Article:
Cancer Research Technology (CRT) granted Scancell a license to use a human antibody known as 105AD7, which mimics the complement regulatory protein CD55. Scancell may use the mAb for the development of ImmunoBody® vaccines for any immunotherapy indication.
105AD7 was discovered and originally developed at the University of Nottingham with support from Cancer Research UK. It was previously evaluated in clinical trials for osteosarcoma.
Scancell’s current ImmunoBody vaccines use deimmunized antibodies. Lead candidate, SCIB1, is currently in Phase I trials for the treatment of melanoma.105AD7 will allow the company to use a fully humanized framework for the development of future ImmunoBody vaccines.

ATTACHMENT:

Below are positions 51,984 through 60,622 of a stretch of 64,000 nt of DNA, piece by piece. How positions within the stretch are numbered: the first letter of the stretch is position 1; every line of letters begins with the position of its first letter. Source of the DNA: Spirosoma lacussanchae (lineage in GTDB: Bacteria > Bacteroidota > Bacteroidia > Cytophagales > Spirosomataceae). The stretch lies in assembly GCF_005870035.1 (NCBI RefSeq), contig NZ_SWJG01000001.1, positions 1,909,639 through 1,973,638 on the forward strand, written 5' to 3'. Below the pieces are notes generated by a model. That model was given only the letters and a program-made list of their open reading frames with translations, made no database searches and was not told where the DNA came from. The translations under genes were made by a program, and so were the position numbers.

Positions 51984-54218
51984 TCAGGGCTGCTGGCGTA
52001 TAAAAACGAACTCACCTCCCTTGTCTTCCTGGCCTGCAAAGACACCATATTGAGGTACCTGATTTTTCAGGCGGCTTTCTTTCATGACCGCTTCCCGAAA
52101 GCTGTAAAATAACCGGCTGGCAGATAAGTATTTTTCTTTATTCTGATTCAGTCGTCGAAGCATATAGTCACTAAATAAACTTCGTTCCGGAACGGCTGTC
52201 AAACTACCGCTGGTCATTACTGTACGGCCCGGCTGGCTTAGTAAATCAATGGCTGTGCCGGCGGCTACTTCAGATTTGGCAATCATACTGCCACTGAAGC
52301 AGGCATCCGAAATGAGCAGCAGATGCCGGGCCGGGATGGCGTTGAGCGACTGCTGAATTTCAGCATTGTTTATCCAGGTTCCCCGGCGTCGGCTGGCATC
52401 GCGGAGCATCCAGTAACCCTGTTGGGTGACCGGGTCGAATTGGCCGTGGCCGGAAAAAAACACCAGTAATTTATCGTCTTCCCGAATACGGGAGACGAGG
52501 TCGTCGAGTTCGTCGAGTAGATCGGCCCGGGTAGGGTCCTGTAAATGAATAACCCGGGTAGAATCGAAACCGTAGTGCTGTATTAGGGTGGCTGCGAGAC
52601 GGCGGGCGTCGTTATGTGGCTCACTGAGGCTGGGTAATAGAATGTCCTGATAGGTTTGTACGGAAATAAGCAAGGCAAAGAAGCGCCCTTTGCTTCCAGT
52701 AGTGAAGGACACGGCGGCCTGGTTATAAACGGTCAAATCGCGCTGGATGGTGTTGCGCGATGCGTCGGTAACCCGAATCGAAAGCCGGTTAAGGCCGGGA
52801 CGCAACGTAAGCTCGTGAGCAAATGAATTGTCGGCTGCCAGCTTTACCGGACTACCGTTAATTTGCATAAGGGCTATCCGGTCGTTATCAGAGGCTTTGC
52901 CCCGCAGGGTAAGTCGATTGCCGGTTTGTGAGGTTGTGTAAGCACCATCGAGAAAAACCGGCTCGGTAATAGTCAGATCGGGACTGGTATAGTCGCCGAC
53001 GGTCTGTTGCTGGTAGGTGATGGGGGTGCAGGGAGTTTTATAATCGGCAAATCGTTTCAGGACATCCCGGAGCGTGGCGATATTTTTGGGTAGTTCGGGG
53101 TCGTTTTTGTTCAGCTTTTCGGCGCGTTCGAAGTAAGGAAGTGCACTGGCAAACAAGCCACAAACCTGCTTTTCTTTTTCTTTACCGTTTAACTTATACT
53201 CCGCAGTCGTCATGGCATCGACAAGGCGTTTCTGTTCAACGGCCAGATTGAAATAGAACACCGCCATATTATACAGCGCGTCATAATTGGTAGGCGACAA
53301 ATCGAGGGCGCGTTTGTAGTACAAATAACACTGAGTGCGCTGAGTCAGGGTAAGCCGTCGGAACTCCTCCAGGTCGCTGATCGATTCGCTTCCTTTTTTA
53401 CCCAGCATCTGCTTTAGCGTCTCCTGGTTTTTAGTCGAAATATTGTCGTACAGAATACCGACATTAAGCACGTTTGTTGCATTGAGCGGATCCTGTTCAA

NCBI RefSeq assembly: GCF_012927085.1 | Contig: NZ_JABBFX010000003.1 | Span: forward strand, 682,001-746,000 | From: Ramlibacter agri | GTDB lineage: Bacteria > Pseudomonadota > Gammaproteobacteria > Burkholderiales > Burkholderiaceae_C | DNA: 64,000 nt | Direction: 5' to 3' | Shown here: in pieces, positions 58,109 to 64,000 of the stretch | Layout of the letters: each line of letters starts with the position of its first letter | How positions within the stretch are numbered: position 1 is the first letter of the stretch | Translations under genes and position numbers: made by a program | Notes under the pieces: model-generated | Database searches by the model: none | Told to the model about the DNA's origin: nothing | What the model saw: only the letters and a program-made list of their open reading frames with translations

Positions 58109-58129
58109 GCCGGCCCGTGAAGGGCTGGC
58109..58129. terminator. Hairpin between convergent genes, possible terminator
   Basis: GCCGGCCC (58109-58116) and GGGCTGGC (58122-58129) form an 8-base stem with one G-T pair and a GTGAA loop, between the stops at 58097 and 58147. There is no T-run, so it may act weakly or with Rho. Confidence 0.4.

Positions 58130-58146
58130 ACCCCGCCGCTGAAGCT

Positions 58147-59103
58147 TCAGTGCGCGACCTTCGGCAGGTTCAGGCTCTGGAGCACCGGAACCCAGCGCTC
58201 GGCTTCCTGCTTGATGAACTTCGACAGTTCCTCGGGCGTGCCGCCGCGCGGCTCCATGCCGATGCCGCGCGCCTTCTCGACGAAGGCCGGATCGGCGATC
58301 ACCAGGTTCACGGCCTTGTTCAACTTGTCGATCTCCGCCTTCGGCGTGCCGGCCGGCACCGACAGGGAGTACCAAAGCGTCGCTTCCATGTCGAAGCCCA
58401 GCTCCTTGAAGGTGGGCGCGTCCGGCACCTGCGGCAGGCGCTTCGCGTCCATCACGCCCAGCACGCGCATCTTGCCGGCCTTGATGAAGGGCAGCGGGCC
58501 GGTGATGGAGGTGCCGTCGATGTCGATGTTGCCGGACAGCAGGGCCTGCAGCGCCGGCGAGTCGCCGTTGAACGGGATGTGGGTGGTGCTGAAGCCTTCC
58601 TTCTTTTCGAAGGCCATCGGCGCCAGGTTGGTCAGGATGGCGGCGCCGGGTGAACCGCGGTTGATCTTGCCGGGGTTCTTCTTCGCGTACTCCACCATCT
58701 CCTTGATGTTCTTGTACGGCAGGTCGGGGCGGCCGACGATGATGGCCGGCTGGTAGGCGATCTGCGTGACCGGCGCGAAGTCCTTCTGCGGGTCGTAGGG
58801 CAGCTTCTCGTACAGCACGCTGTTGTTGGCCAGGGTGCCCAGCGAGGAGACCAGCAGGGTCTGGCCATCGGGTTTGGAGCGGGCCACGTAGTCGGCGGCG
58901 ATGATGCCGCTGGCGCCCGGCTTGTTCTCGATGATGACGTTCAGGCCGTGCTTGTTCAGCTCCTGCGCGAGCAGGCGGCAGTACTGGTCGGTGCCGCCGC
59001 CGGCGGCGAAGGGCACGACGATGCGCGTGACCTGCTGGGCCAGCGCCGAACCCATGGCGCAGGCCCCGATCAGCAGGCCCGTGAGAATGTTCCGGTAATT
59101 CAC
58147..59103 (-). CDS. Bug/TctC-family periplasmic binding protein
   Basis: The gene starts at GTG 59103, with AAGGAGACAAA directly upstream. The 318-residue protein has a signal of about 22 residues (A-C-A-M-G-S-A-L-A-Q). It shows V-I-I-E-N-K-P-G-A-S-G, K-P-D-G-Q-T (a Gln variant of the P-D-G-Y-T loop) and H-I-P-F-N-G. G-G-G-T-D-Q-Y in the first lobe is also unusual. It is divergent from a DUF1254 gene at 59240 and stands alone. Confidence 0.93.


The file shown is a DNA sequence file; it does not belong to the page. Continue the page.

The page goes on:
Under the terms of the agreement Scancell will make an up-front payment to CRT and will also pay milestone fees and royalties on future sales. Scancell will exclusively fund the development work and have sublicensing rights on agreed terms.
Scancell’s ImmunoBodies are engineered to express helper cell and cytotoxic T-lymphocyte epitopes from tumor antigens overexpressed by cancer cells. Antibodies are ideal vectors for carrying T-cell epitopes from tumor antigens as they have long half-lives and can effectively target dendritic cells via their Fc receptors, allowing efficient stimulation of both helper and CTL responses, the company explains.